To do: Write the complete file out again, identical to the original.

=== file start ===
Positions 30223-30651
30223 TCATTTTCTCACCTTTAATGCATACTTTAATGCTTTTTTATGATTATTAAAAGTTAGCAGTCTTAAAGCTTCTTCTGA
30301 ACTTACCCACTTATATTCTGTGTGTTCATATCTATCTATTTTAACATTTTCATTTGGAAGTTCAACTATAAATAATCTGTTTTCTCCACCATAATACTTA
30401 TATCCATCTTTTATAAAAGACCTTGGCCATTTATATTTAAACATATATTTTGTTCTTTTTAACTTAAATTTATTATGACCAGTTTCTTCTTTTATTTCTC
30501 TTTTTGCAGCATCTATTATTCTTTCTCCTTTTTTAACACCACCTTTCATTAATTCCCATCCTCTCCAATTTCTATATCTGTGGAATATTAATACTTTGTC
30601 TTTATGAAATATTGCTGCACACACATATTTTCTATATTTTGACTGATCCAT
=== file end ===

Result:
Positions 30223-30651
30223 TCATTTTCTCACCTTTAATGCATACTTTAATGCTTTTTTATGATTATTAAAAGTTAGCAGTCTTAAAGCTTCTTCTGA
30301 ACTTACCCACTTATATTCTGTGTGTTCATATCTATCTATTTTAACATTTTCATTTGGAAGTTCAACTATAAATAATCTGTTTTCTCCACCATAATACTTA
30401 TATCCATCTTTTATAAAAGACCTTGGCCATTTATATTTAAACATATATTTTGTTCTTTTTAACTTAAATTTATTATGACCAGTTTCTTCTTTTATTTCTC
30501 TTTTTGCAGCATCTATTATTCTTTCTCCTTTTTTAACACCACCTTTCATTAATTCCCATCCTCTCCAATTTCTATATCTGTGGAATATTAATACTTTGTC
30601 TTTATGAAATATTGCTGCACACACATATTTTCTATATTTTGACTGATCCAT